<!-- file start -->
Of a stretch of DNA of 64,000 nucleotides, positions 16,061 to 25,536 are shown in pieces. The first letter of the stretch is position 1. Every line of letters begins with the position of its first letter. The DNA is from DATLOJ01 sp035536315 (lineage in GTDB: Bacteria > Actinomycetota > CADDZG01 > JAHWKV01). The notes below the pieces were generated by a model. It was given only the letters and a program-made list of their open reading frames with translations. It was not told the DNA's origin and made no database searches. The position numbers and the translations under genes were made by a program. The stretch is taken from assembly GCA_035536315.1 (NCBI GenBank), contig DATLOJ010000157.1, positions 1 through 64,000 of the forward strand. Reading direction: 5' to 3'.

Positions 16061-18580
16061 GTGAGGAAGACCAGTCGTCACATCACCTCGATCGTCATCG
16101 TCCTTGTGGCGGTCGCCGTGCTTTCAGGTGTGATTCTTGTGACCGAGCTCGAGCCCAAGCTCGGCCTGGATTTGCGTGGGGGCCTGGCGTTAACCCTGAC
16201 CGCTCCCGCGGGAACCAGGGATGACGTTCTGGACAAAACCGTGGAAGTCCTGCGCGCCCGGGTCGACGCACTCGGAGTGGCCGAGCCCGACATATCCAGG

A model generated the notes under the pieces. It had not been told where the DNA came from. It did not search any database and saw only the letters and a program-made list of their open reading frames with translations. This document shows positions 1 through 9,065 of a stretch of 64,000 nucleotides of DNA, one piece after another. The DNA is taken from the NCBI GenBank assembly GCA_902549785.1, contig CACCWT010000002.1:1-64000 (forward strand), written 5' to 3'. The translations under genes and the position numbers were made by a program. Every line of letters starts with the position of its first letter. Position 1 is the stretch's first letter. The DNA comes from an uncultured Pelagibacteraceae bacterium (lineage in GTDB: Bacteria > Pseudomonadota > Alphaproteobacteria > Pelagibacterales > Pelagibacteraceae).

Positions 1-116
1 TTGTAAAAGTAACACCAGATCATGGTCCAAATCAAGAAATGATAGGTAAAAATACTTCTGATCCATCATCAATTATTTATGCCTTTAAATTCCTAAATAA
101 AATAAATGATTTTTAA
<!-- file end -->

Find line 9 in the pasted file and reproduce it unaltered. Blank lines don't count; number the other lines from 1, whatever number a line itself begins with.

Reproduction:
101 AATAAATGATTTTTAA